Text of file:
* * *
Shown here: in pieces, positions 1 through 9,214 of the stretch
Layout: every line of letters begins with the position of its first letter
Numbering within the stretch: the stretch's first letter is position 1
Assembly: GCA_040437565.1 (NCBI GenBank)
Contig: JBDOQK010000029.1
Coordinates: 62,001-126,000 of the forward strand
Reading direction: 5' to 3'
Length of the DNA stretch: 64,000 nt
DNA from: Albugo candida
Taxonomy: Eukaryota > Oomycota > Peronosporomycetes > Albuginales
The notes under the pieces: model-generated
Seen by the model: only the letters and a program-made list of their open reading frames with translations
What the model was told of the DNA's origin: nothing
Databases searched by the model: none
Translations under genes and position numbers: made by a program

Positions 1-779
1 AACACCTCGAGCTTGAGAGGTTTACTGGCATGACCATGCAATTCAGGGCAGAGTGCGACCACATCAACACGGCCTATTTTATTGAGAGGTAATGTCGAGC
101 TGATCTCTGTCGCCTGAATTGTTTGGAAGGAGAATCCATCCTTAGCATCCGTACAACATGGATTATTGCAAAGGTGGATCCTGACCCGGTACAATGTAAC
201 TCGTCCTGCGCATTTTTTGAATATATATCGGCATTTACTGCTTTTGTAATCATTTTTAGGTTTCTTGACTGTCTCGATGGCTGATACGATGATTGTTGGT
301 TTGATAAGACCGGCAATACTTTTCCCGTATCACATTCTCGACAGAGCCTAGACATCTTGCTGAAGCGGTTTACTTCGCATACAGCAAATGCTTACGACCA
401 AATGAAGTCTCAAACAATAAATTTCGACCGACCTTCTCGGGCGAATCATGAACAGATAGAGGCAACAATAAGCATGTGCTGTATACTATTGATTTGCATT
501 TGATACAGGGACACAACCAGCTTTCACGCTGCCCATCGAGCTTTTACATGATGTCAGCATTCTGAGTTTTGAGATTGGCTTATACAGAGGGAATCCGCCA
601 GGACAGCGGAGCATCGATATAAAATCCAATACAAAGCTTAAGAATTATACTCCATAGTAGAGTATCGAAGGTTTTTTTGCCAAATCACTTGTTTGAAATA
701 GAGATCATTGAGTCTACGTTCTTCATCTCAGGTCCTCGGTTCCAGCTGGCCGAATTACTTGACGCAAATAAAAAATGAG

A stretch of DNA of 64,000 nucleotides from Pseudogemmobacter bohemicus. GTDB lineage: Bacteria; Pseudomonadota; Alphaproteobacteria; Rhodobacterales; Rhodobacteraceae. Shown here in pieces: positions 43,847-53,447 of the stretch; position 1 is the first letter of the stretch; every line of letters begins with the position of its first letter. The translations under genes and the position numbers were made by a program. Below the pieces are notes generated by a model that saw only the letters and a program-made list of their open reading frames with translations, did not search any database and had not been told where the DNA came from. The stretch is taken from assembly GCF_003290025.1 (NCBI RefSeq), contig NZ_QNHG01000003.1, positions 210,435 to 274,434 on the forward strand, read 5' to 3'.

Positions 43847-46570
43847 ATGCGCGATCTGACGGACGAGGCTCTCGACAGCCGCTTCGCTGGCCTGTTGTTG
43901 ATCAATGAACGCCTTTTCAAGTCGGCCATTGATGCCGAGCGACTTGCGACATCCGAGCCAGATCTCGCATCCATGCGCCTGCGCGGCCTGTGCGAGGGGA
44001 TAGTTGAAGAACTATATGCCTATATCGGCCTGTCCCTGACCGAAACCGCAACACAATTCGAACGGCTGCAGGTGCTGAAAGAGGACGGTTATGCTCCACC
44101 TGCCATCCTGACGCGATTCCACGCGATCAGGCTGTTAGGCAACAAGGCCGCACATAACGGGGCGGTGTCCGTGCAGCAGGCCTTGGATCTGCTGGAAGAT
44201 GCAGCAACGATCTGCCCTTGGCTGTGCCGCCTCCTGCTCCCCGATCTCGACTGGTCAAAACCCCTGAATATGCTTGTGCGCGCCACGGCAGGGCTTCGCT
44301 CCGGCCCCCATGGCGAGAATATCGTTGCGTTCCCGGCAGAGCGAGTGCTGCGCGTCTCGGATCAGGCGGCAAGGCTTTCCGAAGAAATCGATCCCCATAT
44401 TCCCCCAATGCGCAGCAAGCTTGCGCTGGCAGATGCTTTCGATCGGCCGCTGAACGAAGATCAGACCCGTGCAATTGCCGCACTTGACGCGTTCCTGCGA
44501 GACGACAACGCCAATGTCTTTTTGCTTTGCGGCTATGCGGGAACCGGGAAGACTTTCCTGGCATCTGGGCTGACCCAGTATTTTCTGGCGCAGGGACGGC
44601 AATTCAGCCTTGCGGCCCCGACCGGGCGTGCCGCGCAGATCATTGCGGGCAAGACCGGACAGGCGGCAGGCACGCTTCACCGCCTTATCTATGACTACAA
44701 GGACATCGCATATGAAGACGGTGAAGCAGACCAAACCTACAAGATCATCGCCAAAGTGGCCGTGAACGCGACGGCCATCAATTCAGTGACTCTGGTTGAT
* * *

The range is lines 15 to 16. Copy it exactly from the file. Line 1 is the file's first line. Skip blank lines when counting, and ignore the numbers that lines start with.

Translations under genes and position numbers: made by a program

Positions 1-779